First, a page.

Wild olives from our rainforest?

Wild olives from Sarawak ? Do you know that we actually have wild olives known as ‘Dabai’ in Iban from our rainforest in Malaysia ? Not only dabai,we have its look-alike,kembayau with an entirely different taste and texture.(野生橄榄)


Cooked dabai
Cooked dabai


  Unlike the olives in Italy and Greece which grow on short and bushy trees,our olives grow on tall trees,as tall as 30-60m.The price is RM18-30 per kg.This year we have a lot of wild fruits in the markets so price goes down a bit.How does it taste? Well,the texture is like firm avocado flesh but more creamy,more fragrant and once in the mouth,an experience of unforgetable rich flavour,distinctively that of the dabai will haunt you forever.

Fresh dabai from the 7th mile market
Fresh dabai from the 7th mile market

Dabai is a GI (geographical indicating)plant of Sarawak and local people have started to plant them in small scales.What we buy from the market is a mix of jungle produce and fruits from small holders.Wild dabai are more expensive,may sell at RM28 per kg in Kuching.Cheaper dabai at RM10-12 per kg are cultivated by the small holders locally.Wild dabai has a stronger flavour due to the maturity of the trees and the natural environment surrounding their fruit trees.

Different ways of preparing the dabai
  1. By steeping the fruits in lukewarm water,just enough to cover them.Leave the pot open and the olives will get cooked after 30 min.
  2. By storing the fresh and cleaned dabai in the freezer.This can last for few months and just thaw the fruits before serving.
  3. By soaking the fruits in thick soya source for a few days.

Eat right away with rice,dipping them in thick soya source or sprinkle with salt.Dabai paste can be made by discarding the seeds and then mix with rock salt.Keep in airtight containers and can last for weeks.Dabai paste are sold in the markets and high-end products like dabai beauty soaps are also available.

Cooked dabai in brine
Cooked dabai in brine

Soak the dabai in brine solution for 3 days or longer and yummy yum yum yum dabai ready for dabai fried rice with chillies and corainder leaves.

Fried rice with dabai
Fried rice with dabai
Fried Rice with Dabai – Recipe
  • 1 cup of cold rice (left over rice kept in the fridge overnight)
  • 5 cooked dabai  (salted or unsalted) – discard the seeds,cut into bite size.
  • 1 chili – chopped
  • 1/2 cup of chopped cilantro or sawtooth coriander leaves
  • a pinch of salt
  • 1 tsp light soya source
  1. Heat up 1 tbs of corn oil.
  2. Fry the dabai and chili together till it becomes fragrant.
  3. Add in the cold rice and keep on stir-frying.
  4. Finally add in the cilantro.

Just try your hands on this simple recipe and post your picture to share with us.Yeah,lets go cooking!
But before cooking dabai,make sure you learn something about its look-alike,kembayau as shown in the picture below.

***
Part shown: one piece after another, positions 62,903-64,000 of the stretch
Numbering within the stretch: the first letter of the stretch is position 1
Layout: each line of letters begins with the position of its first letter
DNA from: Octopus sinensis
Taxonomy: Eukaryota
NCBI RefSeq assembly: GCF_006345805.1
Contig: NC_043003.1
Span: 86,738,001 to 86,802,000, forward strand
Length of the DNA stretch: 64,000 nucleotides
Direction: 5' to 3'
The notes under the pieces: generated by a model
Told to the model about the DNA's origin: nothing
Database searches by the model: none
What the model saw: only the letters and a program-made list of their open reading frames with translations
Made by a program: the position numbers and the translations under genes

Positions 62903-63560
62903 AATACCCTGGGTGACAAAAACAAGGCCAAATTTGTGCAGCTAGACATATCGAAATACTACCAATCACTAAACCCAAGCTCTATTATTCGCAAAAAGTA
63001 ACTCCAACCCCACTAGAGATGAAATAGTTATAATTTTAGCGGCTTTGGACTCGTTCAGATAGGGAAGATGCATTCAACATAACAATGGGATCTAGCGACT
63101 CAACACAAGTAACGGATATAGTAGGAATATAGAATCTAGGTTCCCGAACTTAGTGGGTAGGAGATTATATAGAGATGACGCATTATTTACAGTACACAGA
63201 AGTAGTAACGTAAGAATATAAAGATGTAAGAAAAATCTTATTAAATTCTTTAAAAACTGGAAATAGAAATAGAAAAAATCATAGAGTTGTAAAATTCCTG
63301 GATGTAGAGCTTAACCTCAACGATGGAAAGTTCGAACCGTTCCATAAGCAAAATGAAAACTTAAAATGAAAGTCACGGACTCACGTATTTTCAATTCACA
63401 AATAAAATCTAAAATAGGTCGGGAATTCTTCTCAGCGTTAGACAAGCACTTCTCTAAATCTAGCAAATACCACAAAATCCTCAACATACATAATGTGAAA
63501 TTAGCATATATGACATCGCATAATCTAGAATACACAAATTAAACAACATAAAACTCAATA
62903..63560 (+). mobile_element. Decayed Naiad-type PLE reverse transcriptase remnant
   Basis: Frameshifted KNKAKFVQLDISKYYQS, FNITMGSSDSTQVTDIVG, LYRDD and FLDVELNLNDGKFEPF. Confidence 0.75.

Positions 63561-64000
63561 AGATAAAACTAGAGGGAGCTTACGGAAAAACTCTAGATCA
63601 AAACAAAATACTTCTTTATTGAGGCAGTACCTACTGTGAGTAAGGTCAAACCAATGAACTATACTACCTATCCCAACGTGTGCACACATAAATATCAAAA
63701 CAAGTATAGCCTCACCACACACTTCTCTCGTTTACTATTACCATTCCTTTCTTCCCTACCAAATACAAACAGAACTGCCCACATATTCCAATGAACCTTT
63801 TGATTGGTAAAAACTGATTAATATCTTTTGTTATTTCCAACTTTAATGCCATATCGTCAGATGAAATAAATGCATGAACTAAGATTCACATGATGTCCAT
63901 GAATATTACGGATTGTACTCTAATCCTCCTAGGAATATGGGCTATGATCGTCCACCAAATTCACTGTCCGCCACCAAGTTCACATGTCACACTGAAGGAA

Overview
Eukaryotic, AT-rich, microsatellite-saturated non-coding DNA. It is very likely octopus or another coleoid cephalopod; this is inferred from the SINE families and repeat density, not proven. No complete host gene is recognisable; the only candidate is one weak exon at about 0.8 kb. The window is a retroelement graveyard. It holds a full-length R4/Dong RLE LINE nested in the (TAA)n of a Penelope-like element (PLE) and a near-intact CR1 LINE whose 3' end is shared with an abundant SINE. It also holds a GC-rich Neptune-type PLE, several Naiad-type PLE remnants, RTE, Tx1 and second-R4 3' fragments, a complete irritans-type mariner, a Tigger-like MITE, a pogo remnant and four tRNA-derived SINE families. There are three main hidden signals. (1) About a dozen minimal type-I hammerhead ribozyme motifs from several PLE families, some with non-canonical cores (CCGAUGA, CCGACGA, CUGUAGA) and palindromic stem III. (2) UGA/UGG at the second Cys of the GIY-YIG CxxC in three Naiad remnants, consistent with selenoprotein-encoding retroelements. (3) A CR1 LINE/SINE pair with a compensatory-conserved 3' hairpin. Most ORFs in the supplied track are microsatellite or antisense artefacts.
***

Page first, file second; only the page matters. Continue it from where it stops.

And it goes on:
Dabai and kembayau are two different jungle produce of Sarawak rainforest.Kembayau,lacking popularity,is still very much kept as a wild and edible fruit of Sarawak rainforest.

Dabai is canarium odontophyllum while kembayau is dacryodes rostrata forma cuspidata in latin.
  1. Kembayau is darker,almost black in color while dabai is purplish in color.
  2. Kembayau is oblong in shape while dabai is round and short.
  3. Kembayau seeds are soft and slimy while dabai seeds are hard.
  4. Kembayau has dry,thick and dull skin whereas dabai has smooth and shiny skin.
  5. Kembayau has seeds that are soft and slimy whereas dabai has seeds with hard shells.
  6. Kembayau has seeds that are round in cross-section whereas dabai has seeds that are triangular in cross-section.
  7. Kembayau seeds are not edible whereas dabai seeds contain kernels that are clunchy and nutty as almond seeds.Chop or hammer the seeds and eat the kernels inside,though troublesome but worth the efforts once you have an unforgettable taste of the nuts inside.


Dabai seeds with edible kernels inside
Dabai seeds with edible kernels inside
The main difference is in the taste and texture.

Kembayau flesh is thin and slightly sour whereas dabai flesh is  thicker,more fragrant,creamy and richer in flavour.

Dabai is just so unique,in every sense and every aspect.It is one of the gems from the vast rainforest of Sarawak.

For the nutritional value of dabai,please click table 1. 

Notice its remarkable high potassium content.

Getting ready for the next dabai season? Well,from November to January is the fruit season in the land of Borneo.All the edible wild fruits and nuts will be there in the markets awaiting your patronage.






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Bunga Kantan,the edible wild flower

Bunga Kantan aka torch ginger flower or torch lily is the most beautiful, wild and edible flower in the rainforest of Malaysia.The scientific name is Etlingera Elatior.